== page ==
By ALEX DELLER
Starring Jason Beghe, Kate McNeil and John Pankow
Written and directed by George A. Romero
MONKEY SHINES (1988) was George A. Romero’s first go-around with a major studio and, as has been well documented, the experience wasn’t exactly a happy one. Still, if the shit-slinging paw prints of exec interference are plain to see then so is Romero’s skill as a film-maker, and this reissue should help elevate the movie beyond its current footnote status.
The film follows Allan Mann (Jason Beghe), a promising athlete, proponent of naked calisthenics and all-round dreamboat who’s paralysed following a freak accident. Left to his clucky mother and the world’s sourest home help while his fickle girlfriend shacks up with his skeezy doctor it’s no wonder that Allan tumbles into a pit of suicidal despair and simmering resentment. Thankfully, though, his scientist pal Geoffrey (a sweary, beer-swilling, chain-smoking John Pankow) is on hand with a bright idea: to partner Allan with a helper monkey so that he might live a fuller and more independent life. There’s a catch, of course, and this is that good ol’ Geoff has been secretly injecting pugnacious capuchin Ella (a.k.a. Boo, who puts in a career-best performance) with human brains. Needless to say things swiftly go sideways, with the genetically-enhanced Ella psychically tuning into Allan’s darkest thoughts and becoming increasingly murderous.
In many regards the movie lives up to its brazen B-movie premise, boasting forgettable sets, a toothache-inducing score and frequent breezeblock-in-a-tumble-dryer plot clunks. This said, though, Allan’s turbulent mental health and his day-to-day frustrations are dealt with tactfully, while his burgeoning relationship with animal wrangler Melanie Parker (Kate McNeil, THE HOUSE ON SORORITY ROW) is also sensitively handled.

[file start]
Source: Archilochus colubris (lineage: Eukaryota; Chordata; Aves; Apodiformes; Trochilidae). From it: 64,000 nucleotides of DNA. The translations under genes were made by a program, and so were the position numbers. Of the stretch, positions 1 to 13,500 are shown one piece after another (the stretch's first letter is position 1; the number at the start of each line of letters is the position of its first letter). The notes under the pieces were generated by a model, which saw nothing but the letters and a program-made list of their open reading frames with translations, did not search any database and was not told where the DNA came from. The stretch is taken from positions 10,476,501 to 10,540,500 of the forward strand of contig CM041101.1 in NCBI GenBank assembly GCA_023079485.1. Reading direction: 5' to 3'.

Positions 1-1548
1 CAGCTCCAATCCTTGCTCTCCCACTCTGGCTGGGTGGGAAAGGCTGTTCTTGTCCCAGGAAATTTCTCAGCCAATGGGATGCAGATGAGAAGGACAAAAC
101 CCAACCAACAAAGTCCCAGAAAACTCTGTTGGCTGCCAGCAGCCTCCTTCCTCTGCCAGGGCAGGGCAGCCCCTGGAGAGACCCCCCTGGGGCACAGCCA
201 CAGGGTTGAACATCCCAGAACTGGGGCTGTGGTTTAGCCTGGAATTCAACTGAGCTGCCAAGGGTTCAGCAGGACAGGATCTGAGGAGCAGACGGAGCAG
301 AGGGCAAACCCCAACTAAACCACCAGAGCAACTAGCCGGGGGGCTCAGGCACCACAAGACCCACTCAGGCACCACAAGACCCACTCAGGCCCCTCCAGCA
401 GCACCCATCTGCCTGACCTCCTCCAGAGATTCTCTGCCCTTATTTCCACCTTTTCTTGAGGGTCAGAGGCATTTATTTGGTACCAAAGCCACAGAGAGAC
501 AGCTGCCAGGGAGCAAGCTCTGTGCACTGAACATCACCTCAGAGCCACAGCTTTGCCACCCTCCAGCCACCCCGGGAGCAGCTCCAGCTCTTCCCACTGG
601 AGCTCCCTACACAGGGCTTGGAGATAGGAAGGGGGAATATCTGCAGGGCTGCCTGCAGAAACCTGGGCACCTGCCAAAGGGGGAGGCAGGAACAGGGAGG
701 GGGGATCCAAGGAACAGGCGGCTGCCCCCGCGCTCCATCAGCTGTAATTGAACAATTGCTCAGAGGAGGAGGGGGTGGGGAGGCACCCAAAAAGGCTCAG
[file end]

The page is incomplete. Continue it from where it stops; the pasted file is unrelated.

What’s most surprising, perhaps, is the under-utilisation of FX maestro Tom Savini – gore and juicy kills are thin on the ground, and anyone who’s read Michael Stewart’s source novel will be surprised that Savini didn’t go balls-out with the book’s grisly, PETA-baiting denouement. Instead the horrors are more inward-focused, owing less to PATRICK or PSYCHIC KILLER than MISERY and REAR WINDOW, even if the bio-horror theme might, at a stretch, suggest THE CRAZIES writ small. While it might be a mixed bag of nuts the pluses definitely outweigh the banana skins, and if the opportunity to reappraise a little-seen, mid-career Romero offering isn’t enough of a draw then at least consider the joy of witnessing Oscar-winner-in-waiting Stanley Tucci out-acted by a chattering primate, cinema’s most sinister budgerigar and the finest monkey-with-a-knife sequence this side of PHENOMENA.